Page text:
How journalists gag themselves

Facts matter: Sign up for the free Mother Jones Daily newsletter. Support our nonprofit reporting. Subscribe to our print magazine.


Self-censorship is alive and well in today’s mainstream press, where four in 10 journalists say they avoid reporting stories that they perceive to be too boring, complex, or controversial. So says a new poll from the Pew Research Center for People & the Press and the COLUMBIA JOURNALISM REVIEW.

The poll of 210 reporters from both local and national news outlets indicated that the pressure to be commercially appealing frequently induces reporters to “soften the tone” of the stories they cover, or to avoid covering stories which might be considered “boring” to readers or viewers. But perhaps most revolting is that 35 percent of those polled said they had avoided covering a story because it could hurt the financial interests of the news organization’s corporate owner, and 29 percent had done the same out of deference to an advertiser.

We've never been very good at being conservative.

And usually, that serves us well in doing the ambitious, hard-hitting journalism that you turn to Mother Jones for. But it also means we can't afford to come up short when it comes to scratching together the funds it takes to keep our team firing on all cylinders, and the truth is, we finished our budgeting cycle on June 30 about $100,000 short of our online goal.

This is no time to come up short. It's time to fight like hell, as our namesake would tell us to do, for a democracy where minority rule cannot impose an extreme agenda, where facts matter, and where accountability has a chance at the polls and in the press. If you value our reporting and you can right now, please help us dig out of the $100,000 hole we're starting our new budgeting cycle in with an always-needed and always-appreciated donation today.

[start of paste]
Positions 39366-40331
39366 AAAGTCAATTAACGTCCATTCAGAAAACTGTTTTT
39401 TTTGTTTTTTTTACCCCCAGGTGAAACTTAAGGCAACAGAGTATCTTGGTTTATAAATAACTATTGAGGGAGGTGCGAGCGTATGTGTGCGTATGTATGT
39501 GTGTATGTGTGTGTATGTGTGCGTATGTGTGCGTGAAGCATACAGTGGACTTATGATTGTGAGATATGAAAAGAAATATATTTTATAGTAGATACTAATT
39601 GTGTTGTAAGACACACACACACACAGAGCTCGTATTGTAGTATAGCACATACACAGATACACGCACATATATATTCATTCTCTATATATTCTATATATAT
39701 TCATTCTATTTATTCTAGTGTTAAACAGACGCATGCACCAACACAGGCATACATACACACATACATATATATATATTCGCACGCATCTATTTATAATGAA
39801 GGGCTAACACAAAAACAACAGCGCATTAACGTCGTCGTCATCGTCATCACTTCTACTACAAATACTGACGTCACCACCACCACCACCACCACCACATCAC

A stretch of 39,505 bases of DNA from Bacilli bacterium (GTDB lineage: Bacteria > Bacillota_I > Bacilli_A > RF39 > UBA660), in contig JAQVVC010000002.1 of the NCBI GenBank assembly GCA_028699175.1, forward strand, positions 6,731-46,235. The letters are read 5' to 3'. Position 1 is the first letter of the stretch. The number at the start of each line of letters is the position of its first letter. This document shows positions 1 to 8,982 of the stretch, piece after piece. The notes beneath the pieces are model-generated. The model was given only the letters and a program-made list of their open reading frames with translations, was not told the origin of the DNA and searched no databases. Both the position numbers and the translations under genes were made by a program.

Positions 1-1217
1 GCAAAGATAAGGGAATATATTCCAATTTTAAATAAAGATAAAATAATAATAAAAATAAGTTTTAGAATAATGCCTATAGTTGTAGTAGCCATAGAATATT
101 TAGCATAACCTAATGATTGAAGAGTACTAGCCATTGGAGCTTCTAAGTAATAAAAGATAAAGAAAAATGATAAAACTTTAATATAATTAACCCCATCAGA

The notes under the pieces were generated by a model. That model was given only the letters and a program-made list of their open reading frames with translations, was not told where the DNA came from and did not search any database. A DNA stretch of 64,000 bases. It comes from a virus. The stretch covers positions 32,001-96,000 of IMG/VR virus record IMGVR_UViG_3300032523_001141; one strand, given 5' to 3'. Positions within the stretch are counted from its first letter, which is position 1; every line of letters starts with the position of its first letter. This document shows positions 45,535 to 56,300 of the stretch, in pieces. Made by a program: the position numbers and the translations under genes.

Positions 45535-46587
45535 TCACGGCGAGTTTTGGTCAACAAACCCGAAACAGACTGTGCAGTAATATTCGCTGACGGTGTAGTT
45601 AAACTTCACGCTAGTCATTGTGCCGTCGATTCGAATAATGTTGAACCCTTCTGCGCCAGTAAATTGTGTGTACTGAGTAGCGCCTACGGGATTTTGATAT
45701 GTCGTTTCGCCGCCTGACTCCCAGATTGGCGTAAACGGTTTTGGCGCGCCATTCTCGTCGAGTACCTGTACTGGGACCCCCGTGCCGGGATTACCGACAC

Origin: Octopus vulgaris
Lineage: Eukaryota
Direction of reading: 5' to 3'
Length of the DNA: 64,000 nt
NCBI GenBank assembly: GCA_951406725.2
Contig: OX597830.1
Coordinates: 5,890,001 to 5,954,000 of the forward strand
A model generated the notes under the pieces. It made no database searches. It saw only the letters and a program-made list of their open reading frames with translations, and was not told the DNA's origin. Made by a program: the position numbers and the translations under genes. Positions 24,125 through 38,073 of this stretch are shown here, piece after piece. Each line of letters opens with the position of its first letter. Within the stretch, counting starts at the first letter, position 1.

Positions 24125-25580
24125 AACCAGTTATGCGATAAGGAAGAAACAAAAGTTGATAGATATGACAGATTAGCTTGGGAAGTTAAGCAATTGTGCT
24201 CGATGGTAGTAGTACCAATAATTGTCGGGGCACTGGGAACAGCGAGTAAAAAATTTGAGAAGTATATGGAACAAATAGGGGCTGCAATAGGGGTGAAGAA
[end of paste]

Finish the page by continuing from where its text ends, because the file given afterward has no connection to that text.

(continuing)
payment methods

We've never been very good at being conservative.

And usually, that serves us well in doing the ambitious, hard-hitting journalism that you turn to Mother Jones for. But it also means we can't afford to come up short when it comes to scratching together the funds it takes to keep our team firing on all cylinders, and the truth is, we finished our budgeting cycle on June 30 about $100,000 short of our online goal.

This is no time to come up short. It's time to fight like hell, as our namesake would tell us to do, for a democracy where minority rule cannot impose an extreme agenda, where facts matter, and where accountability has a chance at the polls and in the press. If you value our reporting and you can right now, please help us dig out of the $100,000 hole we're starting our new budgeting cycle in with an always-needed and always-appreciated donation today.

payment methods

We Recommend

Latest

Sign up for our free newsletter

Subscribe to the Mother Jones Daily to have our top stories delivered directly to your inbox.

Get our award-winning magazine

Save big on a full year of investigations, ideas, and insights.

Subscribe

Support our journalism

Help Mother Jones' reporters dig deep with a tax-deductible donation.

Donate